The Department of Health and Human Services (“DHHS”) Office of Inspector General (“OIG”) and the Centers for Medicare and Medicaid Services (“CMS”) recently released on August 8, 2006 final rules establishing new safe harbors and exceptions for the donation of items and services for e-prescribing and electronic health records to physicians and other providers. These safe harbors and exceptions establish certain conditions under which: (1) health care providers furnishing services that are subject to the Stark Law (e.g., hospitals) may donate to physicians (and certain other recipients) certain qualifying electronic prescribing technology that are necessary and used solely for electronic prescribing; and (2) hospitals and other providers may provide physicians and other providers who furnish services to federal healthcare program recipients with interoperable electronic health records software or information technology and training services.
The OIG specifically established a new safe harbor under the Federal anti-kickback statute for certain arrangements involving the provision of electronic prescribing technology. The OIG also established another safe harbor for certain arrangements that provides that the provision of electronic health records software or information technology and training services does not constitute nonmonetary remuneration.
CMS specifically created two new exceptions to the federal physician self-referral prohibition (the “Stark Law”). One exception applies to certain arrangements in which a physician receives compensation in the form of items or services to transmit electronic prescription information. The other exception adopted by CMS applies to certain arrangements involving the provision of nonmonetary remuneration in the form of electronic health records software or information technology and training services.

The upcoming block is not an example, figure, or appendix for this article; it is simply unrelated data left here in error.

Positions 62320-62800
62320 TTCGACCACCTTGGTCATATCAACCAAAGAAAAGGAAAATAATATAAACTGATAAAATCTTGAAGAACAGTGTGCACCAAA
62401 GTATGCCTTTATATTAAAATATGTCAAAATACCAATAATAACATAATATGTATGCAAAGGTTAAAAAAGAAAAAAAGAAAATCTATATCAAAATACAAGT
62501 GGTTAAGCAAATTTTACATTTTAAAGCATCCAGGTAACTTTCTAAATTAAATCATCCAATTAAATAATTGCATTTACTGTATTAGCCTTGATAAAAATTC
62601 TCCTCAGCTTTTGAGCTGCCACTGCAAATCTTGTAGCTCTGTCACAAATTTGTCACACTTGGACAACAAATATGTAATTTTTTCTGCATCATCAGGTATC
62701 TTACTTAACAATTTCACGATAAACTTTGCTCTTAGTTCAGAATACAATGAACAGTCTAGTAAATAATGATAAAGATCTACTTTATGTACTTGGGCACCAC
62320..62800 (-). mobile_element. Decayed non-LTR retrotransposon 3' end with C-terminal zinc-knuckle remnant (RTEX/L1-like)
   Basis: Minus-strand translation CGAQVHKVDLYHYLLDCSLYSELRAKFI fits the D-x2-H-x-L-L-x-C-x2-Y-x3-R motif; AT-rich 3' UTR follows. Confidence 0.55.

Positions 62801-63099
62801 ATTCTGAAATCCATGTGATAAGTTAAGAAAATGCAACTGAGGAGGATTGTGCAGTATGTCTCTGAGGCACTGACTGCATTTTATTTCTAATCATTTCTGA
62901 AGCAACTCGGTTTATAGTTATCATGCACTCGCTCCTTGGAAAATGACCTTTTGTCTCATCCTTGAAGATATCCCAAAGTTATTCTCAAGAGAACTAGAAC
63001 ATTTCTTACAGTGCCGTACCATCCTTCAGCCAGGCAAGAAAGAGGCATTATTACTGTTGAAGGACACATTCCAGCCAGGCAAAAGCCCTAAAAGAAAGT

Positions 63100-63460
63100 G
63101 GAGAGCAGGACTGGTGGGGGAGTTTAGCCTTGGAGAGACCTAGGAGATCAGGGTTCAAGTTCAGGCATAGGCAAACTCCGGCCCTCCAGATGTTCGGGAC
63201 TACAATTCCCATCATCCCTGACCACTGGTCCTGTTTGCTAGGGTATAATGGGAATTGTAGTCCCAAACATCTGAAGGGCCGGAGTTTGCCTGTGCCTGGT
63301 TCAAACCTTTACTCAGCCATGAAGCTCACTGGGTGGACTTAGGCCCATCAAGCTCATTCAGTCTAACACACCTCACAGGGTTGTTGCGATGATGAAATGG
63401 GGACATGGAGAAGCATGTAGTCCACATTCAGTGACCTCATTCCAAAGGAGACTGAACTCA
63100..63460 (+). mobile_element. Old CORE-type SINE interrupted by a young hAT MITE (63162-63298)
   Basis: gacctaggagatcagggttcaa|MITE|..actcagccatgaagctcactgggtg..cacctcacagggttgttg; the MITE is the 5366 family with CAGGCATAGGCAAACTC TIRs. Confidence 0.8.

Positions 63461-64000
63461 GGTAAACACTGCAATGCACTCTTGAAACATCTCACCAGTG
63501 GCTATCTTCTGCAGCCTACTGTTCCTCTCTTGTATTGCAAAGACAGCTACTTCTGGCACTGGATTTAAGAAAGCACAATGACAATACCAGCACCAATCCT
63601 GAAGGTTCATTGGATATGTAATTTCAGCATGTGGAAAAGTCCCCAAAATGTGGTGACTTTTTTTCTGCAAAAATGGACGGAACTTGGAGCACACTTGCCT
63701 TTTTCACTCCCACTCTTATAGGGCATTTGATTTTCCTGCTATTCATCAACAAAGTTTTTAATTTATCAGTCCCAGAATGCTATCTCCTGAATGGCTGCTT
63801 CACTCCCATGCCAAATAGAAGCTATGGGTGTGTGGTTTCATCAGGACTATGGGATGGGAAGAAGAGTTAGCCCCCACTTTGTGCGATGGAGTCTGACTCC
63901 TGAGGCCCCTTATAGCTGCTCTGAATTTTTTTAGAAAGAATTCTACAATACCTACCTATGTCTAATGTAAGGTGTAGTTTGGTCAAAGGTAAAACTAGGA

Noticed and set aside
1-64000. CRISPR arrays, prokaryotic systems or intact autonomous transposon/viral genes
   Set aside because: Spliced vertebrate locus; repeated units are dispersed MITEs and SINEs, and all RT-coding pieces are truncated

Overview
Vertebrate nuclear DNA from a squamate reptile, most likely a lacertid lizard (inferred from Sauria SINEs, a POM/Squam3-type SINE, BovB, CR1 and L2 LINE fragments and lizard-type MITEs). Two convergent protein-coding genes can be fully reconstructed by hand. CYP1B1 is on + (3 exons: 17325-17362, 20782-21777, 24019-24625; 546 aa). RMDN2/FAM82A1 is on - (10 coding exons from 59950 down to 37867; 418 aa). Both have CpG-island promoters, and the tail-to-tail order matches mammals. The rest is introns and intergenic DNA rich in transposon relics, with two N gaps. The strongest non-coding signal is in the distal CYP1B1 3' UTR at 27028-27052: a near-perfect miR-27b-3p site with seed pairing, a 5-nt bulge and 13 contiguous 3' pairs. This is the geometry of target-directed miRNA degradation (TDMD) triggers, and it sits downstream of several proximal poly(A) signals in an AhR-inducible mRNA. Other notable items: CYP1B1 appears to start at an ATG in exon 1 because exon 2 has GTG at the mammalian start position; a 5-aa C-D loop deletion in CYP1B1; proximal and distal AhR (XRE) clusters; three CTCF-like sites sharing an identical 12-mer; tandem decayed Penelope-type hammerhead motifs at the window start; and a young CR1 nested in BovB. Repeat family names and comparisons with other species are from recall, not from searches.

The OIG and CMS generally used the same or similar criteria for the e-prescribing safe harbor and exceptions, and for the electronic health records safe harbor and exception; however, there are some important differences. Besides the similar conditions described below, providers should keep in mind that compliance with a safe harbor under the Federal anti-kickback statute is voluntary, whereas meeting an exception to the Stark Law is mandatory. The conditions in these new safe harbors and exceptions are generally broken down into the following areas: the providers or entities (referred to as “donors”) who may donate the technology; the recipients of the donated technology and services; the selection criteria for choosing the recipients (e.g., physician groups); the technology that may be donated; and the conditions and limitations in the safe harbors and exceptions for the donation or e-prescribing items and services and EHR items and services.
For the donation of e-prescribing items and services, the new safe harbors and exceptions apply to donations of items and services provided by a hospital to a physician who is a member of the hospital’s medical staff, a group practice to a prescribing health care professional who is a member of the group practice; a Medicare Advantage organization to pharmacists and pharmacies participating in the organization’s network. In comparison, the safe harbor for electronic health records applies to donors who are an (i) individual or entity that provides services covered by a Federal health care program and submits claims for payment to the Federal health care program or (ii) health plan.
An important difference is that the new e-prescribing safe harbor and e-prescribing exception covers items and services that are necessary and used solely to transmit and receive electronic prescription information. The scope of the e-prescribing safe harbor and exception includes hardware, software, information technology and training services. In comparison, the EHR safe harbor and exception covers software and information technology and training services; however, the donation of hardware is not covered for the donation of electronic health record items and services. The software donated for an electronic health record system must also contain an e-prescribing component.